One hundred quadrillion is an estimate of the number of words printed on paper in the first 500 years of the printing press (1456 to 1956). This interesting figure reaches well into the astronomical range, and it doesn't even count the words printed from 1956 to today - the total number of words including today may be over a quintillion!

Age of universe in seconds

This is the age of the universe in seconds, equal to about 473 quadrillion, or half a quintillion. 

1,000,000,000,000,000,000 or 10^18

A quintillion is 1018, a million million million, or a billion billions. It's known as a trillion in the long scale. It is a sort of cut-off point for large numbers, as numbers beyond this point just don't get used much at all, and you rarely see those outside of lists. A quintillion was the largest -illion I knew of (other than vigintillion, trigintillion, and perhaps decillion) before discovering the name sextillion through the game Cookie Clicker, causing me to want to know the rest of the -illions. I knew of a quintillion (and quadrillion) since, at the latest, sixth grade, probably earlier. Below are some figures to get an idea of the size of a quintillion:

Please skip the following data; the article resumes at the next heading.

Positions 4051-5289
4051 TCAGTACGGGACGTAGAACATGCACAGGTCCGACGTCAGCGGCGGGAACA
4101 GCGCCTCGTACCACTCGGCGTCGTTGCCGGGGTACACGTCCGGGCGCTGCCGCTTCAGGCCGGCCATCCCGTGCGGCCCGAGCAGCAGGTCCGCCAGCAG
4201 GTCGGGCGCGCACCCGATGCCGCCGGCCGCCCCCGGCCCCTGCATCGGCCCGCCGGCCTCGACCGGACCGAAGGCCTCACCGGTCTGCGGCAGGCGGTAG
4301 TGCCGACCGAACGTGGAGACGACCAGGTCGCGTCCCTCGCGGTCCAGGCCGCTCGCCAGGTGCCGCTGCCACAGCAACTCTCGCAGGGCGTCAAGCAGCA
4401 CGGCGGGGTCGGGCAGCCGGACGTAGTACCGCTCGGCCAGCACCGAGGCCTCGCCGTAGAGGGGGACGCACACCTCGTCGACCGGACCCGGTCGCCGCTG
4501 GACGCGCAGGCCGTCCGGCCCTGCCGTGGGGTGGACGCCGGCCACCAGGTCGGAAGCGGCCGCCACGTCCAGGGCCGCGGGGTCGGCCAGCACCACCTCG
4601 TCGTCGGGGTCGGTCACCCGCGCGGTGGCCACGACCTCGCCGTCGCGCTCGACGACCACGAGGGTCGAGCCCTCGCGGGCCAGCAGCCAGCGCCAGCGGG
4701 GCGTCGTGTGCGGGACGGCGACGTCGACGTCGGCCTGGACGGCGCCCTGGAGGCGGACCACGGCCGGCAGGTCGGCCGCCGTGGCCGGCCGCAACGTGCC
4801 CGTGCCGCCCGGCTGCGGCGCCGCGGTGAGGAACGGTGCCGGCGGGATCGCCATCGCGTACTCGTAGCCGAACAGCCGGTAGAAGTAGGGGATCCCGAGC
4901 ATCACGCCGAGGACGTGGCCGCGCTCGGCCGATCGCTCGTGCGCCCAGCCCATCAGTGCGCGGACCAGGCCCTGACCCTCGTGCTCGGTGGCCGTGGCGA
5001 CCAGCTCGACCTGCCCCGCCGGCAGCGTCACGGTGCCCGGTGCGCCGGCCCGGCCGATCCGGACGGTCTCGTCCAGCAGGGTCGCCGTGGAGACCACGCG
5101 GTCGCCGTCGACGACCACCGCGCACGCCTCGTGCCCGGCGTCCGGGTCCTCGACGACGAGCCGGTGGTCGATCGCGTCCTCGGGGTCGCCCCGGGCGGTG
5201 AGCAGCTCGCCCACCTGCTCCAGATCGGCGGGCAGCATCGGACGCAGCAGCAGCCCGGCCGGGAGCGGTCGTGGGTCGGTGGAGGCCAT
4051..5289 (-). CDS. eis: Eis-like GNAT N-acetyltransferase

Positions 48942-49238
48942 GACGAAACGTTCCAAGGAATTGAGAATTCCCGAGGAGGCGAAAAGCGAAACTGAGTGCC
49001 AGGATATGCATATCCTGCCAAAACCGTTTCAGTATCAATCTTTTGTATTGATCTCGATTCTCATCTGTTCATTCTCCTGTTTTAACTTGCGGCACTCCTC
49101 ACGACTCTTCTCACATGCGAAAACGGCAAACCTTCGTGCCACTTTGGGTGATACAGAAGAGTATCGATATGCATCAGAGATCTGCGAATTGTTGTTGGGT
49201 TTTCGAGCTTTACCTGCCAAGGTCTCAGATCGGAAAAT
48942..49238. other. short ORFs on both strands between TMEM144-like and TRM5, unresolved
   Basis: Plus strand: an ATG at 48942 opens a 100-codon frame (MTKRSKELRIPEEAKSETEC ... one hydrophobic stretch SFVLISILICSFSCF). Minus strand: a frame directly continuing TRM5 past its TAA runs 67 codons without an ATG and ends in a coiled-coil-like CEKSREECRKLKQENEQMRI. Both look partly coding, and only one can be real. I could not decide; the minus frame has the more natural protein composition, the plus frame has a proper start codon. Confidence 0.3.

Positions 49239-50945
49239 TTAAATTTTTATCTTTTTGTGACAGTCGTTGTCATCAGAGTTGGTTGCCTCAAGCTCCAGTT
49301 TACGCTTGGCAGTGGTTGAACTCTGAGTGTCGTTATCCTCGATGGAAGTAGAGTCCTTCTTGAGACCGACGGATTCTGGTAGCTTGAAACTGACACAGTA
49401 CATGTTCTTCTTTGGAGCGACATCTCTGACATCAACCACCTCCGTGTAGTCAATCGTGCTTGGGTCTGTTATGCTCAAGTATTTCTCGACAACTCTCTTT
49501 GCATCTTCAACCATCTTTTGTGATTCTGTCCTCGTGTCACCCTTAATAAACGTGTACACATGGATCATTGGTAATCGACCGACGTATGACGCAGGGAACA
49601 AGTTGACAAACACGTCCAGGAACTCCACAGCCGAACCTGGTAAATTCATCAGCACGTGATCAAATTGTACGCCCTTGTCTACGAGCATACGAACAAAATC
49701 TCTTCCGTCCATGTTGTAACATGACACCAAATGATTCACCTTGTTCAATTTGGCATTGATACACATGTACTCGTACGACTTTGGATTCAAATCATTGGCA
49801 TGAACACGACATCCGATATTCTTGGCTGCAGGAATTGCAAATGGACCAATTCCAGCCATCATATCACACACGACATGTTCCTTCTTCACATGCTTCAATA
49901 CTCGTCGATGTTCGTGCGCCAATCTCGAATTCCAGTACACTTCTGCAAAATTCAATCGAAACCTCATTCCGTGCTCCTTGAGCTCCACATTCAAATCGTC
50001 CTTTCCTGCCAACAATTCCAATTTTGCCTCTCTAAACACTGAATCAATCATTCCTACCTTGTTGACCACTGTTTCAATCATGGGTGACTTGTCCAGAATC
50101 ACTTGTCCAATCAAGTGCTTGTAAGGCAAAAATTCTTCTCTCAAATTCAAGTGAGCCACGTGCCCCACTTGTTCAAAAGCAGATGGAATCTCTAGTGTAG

A grain of salt is made of a quintillion atoms. A quintillion seconds is 32 billion years, around twice the age of the universe. Niagara Falls would take 210,000 years to use a quintillion gallons of water. A tower of a quintillion people would reach 180 million light years high, and it is 11 quintillion miles from Earth to the Andromeda Galaxy. With these impressive examples, a quintillion is an even better astronomical number.

A well-known example of a figure in the quintillions is that there are 43 quintillion ways to arrange a Rubik's cube - a mind-boggling figure, especially since a quintillion is hard to wrap your mind around. That value has its own entry on this list (you can jump to it here).

Also, based on the calculations a few entries ago, it would take about thirty years for us to utter a quintillion words! That’s ... a pretty long time.

The prefixes for quintillion are exa- (Greek hexa-) and atto- (Danish atten, eighteen).


This number, equal to a string of 19 1's or 1.111 quintillion, is the second smallest repunit prime - a repunit prime is a prime which has no digits other than 1. It can be written 1[19] in SpongeTechX's copy notation (see 22). Repunit primes are also trivial cases of permutable primes.